An English journalist, Suzanne Moore, in speaking of the response of New Zealand’s Prime Minister, Jacinda Ardern to the Christchurch horror wrote: “We have seen the qualities that define leadership in such a way that it is clear she is a lioness and that to call so many of our current leaders donkeys is a disservice to hardworking donkeys the world over.”
Unfortunately, there are so many situations and occurrences recently in the world where leaders have shown such poor responses that we might well find ourselves agreeing with Suzanne Moore. The qualities that impressed this journalist so much were the speed of Jacinda Ardern’s response, the information that she shared with her people and the language that she gave them ‘to speak about the unspeakable, to vocalise the shock and sadness.” In supporting the victims Jacinda Ardern said “We cannot know your grief, but we can walk with you at every stage. We can and we will surround you with aroha, manaakitanga, and all that makes us.”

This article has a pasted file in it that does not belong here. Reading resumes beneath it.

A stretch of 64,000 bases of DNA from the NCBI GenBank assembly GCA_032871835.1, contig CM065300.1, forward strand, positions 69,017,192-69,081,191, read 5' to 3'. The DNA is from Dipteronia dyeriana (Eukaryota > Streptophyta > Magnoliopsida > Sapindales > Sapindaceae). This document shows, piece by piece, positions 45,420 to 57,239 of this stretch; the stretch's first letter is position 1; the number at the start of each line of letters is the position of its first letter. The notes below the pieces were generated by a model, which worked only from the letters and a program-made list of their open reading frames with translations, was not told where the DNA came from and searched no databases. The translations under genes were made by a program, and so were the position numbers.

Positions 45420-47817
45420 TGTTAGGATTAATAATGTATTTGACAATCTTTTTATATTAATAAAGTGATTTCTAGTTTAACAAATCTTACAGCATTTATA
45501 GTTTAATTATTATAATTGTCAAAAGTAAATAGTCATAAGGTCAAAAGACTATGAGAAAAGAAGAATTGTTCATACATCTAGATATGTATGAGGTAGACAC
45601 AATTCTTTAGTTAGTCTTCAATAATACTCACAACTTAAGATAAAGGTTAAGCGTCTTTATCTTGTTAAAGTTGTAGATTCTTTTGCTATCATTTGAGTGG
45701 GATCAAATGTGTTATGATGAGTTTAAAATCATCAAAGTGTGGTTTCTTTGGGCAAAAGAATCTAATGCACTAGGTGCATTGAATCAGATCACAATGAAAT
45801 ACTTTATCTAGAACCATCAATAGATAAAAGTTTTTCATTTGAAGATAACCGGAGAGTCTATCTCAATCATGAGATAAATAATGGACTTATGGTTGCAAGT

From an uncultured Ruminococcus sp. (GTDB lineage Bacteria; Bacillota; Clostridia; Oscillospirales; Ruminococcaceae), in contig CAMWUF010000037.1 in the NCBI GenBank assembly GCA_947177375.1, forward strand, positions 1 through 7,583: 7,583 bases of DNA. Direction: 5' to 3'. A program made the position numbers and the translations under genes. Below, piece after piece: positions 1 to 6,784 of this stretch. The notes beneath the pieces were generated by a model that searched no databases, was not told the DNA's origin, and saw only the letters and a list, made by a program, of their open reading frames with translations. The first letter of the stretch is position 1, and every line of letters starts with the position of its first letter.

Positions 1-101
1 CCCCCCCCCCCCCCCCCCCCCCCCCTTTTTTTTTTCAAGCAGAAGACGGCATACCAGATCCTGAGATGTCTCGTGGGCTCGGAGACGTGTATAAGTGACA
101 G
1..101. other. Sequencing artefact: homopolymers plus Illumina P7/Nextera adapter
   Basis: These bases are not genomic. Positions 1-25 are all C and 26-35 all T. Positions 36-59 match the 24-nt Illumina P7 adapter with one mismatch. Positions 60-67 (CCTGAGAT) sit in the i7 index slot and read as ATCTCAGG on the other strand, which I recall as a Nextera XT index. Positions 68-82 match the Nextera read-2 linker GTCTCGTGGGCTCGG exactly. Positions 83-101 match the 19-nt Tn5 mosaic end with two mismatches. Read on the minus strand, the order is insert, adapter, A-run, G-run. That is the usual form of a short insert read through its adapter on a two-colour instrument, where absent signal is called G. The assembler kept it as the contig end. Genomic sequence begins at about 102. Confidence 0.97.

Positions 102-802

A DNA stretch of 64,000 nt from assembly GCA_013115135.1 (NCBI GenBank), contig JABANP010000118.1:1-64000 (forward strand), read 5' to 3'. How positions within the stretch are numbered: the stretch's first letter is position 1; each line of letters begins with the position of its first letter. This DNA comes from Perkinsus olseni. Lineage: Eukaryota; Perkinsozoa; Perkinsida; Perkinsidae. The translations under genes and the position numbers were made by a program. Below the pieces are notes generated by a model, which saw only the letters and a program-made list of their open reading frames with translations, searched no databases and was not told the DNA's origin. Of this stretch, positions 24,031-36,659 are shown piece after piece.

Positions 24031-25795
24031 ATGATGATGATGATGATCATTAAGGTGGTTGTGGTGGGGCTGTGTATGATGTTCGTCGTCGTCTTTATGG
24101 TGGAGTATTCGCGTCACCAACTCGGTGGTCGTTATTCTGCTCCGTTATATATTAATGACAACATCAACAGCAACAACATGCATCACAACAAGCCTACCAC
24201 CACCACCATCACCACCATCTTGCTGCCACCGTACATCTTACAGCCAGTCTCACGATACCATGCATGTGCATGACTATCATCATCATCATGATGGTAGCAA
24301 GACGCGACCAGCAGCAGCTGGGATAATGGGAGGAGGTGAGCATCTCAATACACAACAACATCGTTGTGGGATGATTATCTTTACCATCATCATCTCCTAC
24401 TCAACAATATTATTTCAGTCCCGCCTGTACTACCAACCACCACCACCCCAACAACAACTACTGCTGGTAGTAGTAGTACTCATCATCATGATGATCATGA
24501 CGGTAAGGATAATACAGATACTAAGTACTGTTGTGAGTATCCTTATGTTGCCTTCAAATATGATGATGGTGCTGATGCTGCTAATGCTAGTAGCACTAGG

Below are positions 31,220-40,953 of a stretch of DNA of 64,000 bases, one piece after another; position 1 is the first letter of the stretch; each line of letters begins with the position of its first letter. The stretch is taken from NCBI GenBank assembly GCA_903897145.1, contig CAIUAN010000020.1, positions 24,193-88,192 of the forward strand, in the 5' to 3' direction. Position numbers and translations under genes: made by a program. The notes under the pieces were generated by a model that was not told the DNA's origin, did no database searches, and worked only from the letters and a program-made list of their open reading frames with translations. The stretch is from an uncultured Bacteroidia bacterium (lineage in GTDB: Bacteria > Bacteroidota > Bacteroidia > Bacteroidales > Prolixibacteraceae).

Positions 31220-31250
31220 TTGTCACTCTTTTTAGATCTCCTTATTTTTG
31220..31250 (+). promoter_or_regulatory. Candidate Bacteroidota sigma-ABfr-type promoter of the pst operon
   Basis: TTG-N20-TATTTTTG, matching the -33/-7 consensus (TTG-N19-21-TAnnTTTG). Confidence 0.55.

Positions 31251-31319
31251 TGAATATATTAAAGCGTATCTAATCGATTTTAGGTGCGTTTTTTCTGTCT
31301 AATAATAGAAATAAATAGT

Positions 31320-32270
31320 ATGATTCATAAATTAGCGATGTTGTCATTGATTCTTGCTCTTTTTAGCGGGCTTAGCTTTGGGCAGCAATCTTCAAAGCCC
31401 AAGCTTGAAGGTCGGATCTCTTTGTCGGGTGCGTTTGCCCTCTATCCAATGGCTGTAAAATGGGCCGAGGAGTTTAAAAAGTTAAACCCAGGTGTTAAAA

Evident was the compassion and empathy and the stress on the unity of the people. There was not the bellicose fury of those who seek to revenge, to name or to punish. This leader through her strength, her words and her actions sought to assuage the grief of a nation and all of its peoples.
It is only last week that we celebrated Anzac Day and, in reflecting on leadership, the leadership of one of the heroes of the Second World War came to mind. Sir (Ernest) Edward “Weary” Dunlop has been acclaimed as a great inspiring Australian leader. Fr Bob Maguire of Melbourne fame recalls that “Weary was asked what he learned during his time working with the sick, wounded and dying in Changi, he answered, ‘I learned to put others first’.”
The story of Weary Dunlop’s service of others during his time in captivity is legendary, putting his own life at risk to protect others, to provide medical services with little equipment and to lift the spirits of his fellow prisoners. He turned despair into hope. His healing continued after the War in medicine but more broadly. In the face of a nation that felt the wounds of the war he rose above the natural inclination to feel hate and anger and instead promoted Australian-Asian relations.